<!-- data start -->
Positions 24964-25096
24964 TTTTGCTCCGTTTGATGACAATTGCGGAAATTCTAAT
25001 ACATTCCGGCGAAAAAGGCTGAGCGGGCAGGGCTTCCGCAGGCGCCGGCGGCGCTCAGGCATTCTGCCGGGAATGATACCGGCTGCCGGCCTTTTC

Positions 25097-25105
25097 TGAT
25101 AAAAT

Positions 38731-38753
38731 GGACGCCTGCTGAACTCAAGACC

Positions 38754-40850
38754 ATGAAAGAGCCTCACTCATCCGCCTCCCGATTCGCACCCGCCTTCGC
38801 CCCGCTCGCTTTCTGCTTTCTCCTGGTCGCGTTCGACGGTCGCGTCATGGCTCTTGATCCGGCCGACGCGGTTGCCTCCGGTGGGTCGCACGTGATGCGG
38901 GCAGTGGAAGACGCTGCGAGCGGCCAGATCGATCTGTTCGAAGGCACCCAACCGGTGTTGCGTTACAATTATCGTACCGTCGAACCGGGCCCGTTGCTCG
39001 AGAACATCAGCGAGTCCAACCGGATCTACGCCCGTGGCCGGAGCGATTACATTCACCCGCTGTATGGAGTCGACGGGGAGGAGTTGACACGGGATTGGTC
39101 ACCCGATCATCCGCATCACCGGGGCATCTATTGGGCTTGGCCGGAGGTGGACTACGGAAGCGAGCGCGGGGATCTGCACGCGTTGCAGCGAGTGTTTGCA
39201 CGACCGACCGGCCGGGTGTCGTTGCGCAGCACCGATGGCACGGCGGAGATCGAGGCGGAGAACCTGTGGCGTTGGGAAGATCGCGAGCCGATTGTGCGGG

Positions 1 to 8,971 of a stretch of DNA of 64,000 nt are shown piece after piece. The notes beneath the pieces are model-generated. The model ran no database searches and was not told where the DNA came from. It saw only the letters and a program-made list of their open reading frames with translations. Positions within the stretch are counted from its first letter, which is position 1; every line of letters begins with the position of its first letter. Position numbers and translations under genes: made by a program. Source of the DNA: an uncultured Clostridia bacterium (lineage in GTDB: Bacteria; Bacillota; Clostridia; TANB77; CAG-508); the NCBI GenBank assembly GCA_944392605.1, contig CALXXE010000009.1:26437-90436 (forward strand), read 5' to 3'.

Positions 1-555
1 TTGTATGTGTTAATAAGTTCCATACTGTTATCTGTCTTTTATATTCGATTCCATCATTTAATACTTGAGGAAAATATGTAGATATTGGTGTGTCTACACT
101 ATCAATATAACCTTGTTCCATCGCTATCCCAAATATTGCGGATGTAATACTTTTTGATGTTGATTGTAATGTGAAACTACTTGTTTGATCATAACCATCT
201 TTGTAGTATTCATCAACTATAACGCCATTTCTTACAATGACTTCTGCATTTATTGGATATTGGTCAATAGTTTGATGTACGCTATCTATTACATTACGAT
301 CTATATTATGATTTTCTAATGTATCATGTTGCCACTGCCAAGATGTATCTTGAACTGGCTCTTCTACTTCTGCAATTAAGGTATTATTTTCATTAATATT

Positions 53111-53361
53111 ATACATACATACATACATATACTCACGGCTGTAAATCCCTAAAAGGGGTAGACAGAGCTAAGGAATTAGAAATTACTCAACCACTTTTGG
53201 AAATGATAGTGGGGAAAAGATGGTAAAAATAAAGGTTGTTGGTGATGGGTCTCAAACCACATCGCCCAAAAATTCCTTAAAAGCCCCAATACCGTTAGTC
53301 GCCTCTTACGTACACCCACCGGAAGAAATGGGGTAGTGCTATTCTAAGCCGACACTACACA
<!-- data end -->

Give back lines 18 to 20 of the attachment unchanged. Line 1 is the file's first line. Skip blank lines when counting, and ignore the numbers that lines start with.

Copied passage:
1 TTGTATGTGTTAATAAGTTCCATACTGTTATCTGTCTTTTATATTCGATTCCATCATTTAATACTTGAGGAAAATATGTAGATATTGGTGTGTCTACACT
101 ATCAATATAACCTTGTTCCATCGCTATCCCAAATATTGCGGATGTAATACTTTTTGATGTTGATTGTAATGTGAAACTACTTGTTTGATCATAACCATCT
201 TTGTAGTATTCATCAACTATAACGCCATTTCTTACAATGACTTCTGCATTTATTGGATATTGGTCAATAGTTTGATGTACGCTATCTATTACATTACGAT